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Assessment of the Agreement between Fosters and Trainers Evaluating Behavior with the C-BARQ and Behavior Checklist presented by Elizabeth Hare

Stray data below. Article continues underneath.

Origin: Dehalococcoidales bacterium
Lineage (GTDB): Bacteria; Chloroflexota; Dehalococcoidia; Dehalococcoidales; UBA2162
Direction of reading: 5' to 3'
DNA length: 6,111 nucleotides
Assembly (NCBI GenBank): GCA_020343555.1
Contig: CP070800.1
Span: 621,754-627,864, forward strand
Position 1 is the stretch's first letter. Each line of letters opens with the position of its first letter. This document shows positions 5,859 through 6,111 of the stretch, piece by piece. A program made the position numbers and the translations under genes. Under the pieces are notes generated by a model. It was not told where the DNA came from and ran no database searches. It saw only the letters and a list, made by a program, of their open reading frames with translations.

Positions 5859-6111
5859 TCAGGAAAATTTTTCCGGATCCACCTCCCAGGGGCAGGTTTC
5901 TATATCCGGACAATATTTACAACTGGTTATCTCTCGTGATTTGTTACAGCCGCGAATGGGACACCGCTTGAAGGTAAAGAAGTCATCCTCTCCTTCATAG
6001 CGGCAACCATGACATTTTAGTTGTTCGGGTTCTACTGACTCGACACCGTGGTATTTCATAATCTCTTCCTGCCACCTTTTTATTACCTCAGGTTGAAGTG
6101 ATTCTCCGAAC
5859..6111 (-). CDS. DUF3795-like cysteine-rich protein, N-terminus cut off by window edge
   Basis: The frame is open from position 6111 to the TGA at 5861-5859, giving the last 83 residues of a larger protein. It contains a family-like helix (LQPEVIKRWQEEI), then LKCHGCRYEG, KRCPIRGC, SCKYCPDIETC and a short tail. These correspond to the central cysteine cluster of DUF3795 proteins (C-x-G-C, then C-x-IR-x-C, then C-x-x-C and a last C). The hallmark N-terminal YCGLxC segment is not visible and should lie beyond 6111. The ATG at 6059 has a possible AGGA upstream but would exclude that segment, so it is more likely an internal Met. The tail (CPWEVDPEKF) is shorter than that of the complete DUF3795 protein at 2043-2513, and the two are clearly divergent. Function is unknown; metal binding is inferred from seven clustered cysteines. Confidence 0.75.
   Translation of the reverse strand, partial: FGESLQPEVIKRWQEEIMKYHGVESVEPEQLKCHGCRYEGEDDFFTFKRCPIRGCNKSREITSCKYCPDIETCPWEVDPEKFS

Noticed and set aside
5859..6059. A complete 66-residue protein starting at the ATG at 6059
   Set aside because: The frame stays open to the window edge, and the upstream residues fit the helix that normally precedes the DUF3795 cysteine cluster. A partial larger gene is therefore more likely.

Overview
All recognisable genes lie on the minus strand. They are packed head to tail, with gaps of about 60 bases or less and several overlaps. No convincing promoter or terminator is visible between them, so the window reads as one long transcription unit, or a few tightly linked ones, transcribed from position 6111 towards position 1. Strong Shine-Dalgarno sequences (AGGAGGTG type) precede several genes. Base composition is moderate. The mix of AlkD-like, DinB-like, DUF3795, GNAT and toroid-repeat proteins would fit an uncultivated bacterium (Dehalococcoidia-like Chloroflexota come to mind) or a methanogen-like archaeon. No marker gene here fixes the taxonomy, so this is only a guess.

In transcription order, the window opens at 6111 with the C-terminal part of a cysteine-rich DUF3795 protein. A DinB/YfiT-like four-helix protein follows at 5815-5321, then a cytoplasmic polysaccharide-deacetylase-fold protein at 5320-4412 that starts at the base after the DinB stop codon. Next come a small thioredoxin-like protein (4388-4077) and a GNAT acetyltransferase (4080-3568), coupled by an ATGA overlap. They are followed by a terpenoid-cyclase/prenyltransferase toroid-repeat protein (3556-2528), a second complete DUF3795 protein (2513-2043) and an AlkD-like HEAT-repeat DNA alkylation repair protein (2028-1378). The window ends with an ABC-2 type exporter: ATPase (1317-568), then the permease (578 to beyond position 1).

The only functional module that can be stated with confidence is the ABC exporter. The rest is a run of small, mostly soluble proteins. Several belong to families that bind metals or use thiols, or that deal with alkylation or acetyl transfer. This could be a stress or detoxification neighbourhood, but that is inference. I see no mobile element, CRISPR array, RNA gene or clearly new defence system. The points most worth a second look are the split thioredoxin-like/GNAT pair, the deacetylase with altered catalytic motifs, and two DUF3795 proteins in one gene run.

Working dog programs have an interest in the early identification of puppies who are likely to succeed in training. The Penn Vet Working Dog Center begins training and fostering puppies at about eight weeks of age while collecting several types of behavioral data. The Canine Behavioral Assessment and Research Questionnaire (C-BARQ) contains 100 items grouped into 14 subscales and is usually completed by fosters. The Behavior Checklist (BCL) contains 44 items which partially overlap with C-BARQ items and subscales. After matching within dog and age group, there were 108 records on 83 dogs. Spearman correlations were calculated as a measure of agreement between the BCL item scores and C-BARQ subscales and individual items using the Holm correction for multiple testing. When testing C-BARQ subscales, BCL and C-BARQ stranger-directed aggression were moderately correlated (0.49, p < 0.001), as were C-BARQ dog-directed aggression and BCL stranger-directed aggression (0.42, p < 0.05). C-BARQ dog-directed aggression was correlated with BCL resource guarding around other dogs (0.46, p < 0.05). When testing BCL items with individual C-BARQ items, C-BARQ dog-directed aggression items were moderately but significantly correlated with seven BCL items including stranger-directed aggression, dog-directed aggression, and resource guarding around dogs. C-BARQ  stranger-directed aggression items were correlated with seven BCL items including fear and aggression toward strangers. The moderate correlations for fear and aggression and lack of correlation for other traits suggest that dogs’ behavior may be different in their foster homes than in training or that trainers evaluate dogs differently than fosters.

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